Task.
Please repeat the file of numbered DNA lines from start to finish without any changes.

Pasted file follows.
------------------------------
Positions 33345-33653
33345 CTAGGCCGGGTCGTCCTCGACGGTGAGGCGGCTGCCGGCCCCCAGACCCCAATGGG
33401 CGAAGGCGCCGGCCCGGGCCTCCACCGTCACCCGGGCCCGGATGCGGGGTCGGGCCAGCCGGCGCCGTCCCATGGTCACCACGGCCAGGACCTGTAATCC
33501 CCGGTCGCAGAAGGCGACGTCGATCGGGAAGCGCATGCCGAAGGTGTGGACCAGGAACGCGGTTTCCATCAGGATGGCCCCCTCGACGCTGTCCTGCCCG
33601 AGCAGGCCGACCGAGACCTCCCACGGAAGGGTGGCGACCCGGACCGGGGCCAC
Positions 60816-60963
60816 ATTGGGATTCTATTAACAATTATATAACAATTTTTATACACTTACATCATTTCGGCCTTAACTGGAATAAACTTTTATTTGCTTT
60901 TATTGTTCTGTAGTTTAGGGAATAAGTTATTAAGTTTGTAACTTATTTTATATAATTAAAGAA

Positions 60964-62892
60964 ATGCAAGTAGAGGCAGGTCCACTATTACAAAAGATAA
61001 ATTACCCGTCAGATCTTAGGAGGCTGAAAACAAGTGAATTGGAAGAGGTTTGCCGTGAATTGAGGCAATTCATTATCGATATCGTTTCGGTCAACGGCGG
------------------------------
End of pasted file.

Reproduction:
Positions 33345-33653
33345 CTAGGCCGGGTCGTCCTCGACGGTGAGGCGGCTGCCGGCCCCCAGACCCCAATGGG
33401 CGAAGGCGCCGGCCCGGGCCTCCACCGTCACCCGGGCCCGGATGCGGGGTCGGGCCAGCCGGCGCCGTCCCATGGTCACCACGGCCAGGACCTGTAATCC
33501 CCGGTCGCAGAAGGCGACGTCGATCGGGAAGCGCATGCCGAAGGTGTGGACCAGGAACGCGGTTTCCATCAGGATGGCCCCCTCGACGCTGTCCTGCCCG
33601 AGCAGGCCGACCGAGACCTCCCACGGAAGGGTGGCGACCCGGACCGGGGCCAC
Positions 60816-60963
60816 ATTGGGATTCTATTAACAATTATATAACAATTTTTATACACTTACATCATTTCGGCCTTAACTGGAATAAACTTTTATTTGCTTT
60901 TATTGTTCTGTAGTTTAGGGAATAAGTTATTAAGTTTGTAACTTATTTTATATAATTAAAGAA

Positions 60964-62892
60964 ATGCAAGTAGAGGCAGGTCCACTATTACAAAAGATAA
61001 ATTACCCGTCAGATCTTAGGAGGCTGAAAACAAGTGAATTGGAAGAGGTTTGCCGTGAATTGAGGCAATTCATTATCGATATCGTTTCGGTCAACGGCGG